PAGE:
Graduating seniors must be nominated by their high school principals or secondary school counselors. For more information contact the Office of Undergraduate Admission.

Emma Morales ’19, a double major in biology and neuroscience on the pre-medical track, began to seriously consider Regis when she was offered the full-tuition Presidential Catholic Schools Scholarship, an award for high-achieving students from parochial high schools in the U.S. and Puerto Rico. Although Morales was originally drawn to the school for its volleyball team, she ultimately decided to attend for the affordability, health care opportunities, and deeper connections that she saw between Regis and her home community. “I loved that Regis was in a safe environment close to Boston, one of the major health care cities in the U.S. I also liked the focus it gives to health education. I always wanted to get to know and understand the nature of all professions involved in patient care teams.”

Morales describes her family and friends in Puerto Rico as individuals who “constantly strive for self and collective improvement.” At Regis, she has found that professors and administrators have similar values.

“Being a student at Regis helped me to make connections that would not have been available to me at larger institutions,” she says. “Regis has made me feel like I have a voice and that someone will always be there to help me through hardships and celebrate even the smallest of accomplishments.”

Although Morales has found great success at Regis, she recognizes that her transition to the university was not easy. “I did not expect how difficult it would be as one of two Puerto Rican students at Regis during my first year,” she says, noting linguistic, cultural, and basic living struggles.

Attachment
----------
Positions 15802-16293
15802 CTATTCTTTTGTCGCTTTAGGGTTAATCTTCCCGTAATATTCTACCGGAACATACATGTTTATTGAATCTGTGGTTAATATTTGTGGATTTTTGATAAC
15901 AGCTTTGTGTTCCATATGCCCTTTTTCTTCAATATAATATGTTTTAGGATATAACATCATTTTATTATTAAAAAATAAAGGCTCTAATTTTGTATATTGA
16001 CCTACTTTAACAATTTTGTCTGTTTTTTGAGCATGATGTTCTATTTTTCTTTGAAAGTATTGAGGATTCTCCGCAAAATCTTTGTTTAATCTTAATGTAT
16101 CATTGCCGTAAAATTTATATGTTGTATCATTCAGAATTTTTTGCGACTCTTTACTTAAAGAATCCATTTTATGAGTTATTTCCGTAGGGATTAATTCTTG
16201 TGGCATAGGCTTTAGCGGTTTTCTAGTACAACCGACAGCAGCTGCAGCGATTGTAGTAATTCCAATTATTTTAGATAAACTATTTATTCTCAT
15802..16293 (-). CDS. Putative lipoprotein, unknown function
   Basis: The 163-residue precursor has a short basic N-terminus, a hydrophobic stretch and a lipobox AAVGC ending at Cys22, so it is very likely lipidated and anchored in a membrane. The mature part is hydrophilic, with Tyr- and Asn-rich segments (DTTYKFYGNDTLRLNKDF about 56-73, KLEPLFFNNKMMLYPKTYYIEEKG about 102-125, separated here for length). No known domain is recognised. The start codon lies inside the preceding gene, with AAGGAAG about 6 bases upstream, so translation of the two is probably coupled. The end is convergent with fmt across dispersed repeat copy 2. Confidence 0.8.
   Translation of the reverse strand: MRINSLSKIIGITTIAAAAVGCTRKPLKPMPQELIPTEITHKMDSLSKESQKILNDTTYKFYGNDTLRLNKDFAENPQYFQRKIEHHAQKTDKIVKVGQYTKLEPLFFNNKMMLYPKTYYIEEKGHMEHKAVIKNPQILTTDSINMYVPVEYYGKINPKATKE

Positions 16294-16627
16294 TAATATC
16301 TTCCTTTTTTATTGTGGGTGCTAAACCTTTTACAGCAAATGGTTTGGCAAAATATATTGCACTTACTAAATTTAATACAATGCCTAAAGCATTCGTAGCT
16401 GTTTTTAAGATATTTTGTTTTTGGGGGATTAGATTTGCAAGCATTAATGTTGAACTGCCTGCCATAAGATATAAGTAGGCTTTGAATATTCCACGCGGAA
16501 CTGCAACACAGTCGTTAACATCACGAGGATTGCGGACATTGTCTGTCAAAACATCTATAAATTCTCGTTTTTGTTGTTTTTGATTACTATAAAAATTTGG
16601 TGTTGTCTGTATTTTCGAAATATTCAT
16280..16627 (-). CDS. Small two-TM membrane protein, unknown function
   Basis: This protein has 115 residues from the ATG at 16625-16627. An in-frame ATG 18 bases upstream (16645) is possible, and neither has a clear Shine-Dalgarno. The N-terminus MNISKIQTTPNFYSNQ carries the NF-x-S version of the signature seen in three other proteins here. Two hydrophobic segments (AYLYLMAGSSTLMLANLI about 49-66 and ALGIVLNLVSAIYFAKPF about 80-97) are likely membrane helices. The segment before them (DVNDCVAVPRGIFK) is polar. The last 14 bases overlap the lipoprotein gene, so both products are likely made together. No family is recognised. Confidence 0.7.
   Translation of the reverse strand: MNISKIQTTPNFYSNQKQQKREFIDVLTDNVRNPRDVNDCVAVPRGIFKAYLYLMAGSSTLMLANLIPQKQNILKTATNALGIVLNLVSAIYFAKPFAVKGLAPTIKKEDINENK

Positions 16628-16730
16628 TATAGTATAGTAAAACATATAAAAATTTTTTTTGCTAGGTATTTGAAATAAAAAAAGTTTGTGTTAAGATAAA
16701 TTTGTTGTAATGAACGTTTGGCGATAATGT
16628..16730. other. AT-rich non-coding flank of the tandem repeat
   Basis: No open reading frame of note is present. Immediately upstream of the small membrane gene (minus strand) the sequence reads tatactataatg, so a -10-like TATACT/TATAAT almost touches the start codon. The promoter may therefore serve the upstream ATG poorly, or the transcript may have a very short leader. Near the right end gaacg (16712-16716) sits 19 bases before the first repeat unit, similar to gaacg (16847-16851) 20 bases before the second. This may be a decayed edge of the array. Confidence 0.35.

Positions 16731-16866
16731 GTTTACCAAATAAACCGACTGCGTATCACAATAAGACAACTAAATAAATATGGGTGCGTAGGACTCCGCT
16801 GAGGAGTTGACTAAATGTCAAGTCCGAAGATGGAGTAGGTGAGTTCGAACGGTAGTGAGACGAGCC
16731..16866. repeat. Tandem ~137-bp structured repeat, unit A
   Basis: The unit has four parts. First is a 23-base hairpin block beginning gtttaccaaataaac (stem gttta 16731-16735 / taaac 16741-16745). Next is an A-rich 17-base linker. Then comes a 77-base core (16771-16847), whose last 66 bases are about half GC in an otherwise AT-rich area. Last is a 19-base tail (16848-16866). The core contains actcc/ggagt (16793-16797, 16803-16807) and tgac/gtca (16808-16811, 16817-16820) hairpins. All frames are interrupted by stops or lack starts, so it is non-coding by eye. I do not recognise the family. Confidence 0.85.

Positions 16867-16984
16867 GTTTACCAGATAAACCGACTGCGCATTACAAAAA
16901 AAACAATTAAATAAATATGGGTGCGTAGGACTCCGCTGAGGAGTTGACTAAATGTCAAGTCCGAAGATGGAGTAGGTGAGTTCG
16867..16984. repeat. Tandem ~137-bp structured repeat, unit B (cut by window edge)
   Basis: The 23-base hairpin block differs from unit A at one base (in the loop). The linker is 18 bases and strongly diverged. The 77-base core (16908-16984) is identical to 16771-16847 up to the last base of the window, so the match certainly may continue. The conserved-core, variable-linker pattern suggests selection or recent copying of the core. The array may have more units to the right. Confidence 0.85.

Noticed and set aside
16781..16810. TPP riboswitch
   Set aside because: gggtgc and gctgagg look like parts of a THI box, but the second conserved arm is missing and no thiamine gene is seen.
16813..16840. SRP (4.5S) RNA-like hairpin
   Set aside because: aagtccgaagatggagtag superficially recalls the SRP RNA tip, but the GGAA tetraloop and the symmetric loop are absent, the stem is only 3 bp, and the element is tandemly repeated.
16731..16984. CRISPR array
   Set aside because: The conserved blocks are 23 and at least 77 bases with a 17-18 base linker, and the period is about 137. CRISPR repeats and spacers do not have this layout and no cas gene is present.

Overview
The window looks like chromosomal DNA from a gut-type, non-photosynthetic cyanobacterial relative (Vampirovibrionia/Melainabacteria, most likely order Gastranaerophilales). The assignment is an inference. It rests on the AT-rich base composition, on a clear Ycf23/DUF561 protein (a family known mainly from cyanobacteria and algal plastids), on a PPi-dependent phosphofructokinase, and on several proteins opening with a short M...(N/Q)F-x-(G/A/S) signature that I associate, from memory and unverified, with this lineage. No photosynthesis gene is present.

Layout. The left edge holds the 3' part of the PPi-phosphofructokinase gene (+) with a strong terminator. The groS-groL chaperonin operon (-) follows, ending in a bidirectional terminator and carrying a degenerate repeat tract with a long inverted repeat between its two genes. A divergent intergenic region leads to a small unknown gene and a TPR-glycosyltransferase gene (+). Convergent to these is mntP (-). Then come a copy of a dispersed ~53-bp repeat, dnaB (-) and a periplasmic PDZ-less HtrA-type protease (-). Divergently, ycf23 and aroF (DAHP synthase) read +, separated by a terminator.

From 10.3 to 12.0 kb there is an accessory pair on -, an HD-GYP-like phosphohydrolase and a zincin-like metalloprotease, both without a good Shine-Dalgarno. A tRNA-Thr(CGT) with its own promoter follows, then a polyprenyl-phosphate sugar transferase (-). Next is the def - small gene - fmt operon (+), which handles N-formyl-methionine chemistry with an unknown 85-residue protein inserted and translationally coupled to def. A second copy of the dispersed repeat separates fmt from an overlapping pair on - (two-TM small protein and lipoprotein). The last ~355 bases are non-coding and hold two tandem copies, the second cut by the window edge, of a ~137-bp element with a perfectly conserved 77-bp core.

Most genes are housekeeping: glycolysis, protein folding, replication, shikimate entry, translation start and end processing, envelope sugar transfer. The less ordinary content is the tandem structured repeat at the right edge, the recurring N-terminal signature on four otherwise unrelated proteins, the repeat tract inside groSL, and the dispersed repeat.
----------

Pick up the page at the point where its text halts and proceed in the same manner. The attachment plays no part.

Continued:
Since Morales came to Regis in 2015, the number of Puerto Rican students has grown from two to 13. Even though working through cultural barriers takes time, students from Puerto Rico have found that the open-mindedness of Regis community members helps to overcome the initial disconnect. Diego Roman and Marcos Rivera, both members of the Class of 2022 and the Regis men’s soccer team, comment on the hospitality that they received from Garcia during the application process and from other Regis students when they first arrived on campus. “Regis is a cozy place,” says Roman. Rivera adds, “Everyone here, especially the soccer team, has been kind and welcoming, no matter what.” Roman jokes that the overall positivity of the student body has even helped him get acclimated to the frigid New England temperatures. “Thirty degrees now feels to me like T-shirt weather,” he laughs.

Roman and Rivera have already made a positive impact on the soccer team. Their coach, Renato Capobianco, comments, “My student-athletes from Puerto Rico commit themselves to what is important without allowing themselves to get distracted with all of the things a first-year college experience brings. They are great examples of what young men should should be on our campus.”

Regis students like Morales, Roman, and Rivera offer hope for increasing the number of Puerto Rican students at U.S. colleges. “Regis has given me great opportunities and a whole new challenge. I know that other students from Puerto Rico could grow from this challenge as well,” says Roman.

With better access to colleges on the mainland, students from Puerto Rico can gain a more global perspective and, in turn, contribute to the diversity of higher education in the United States.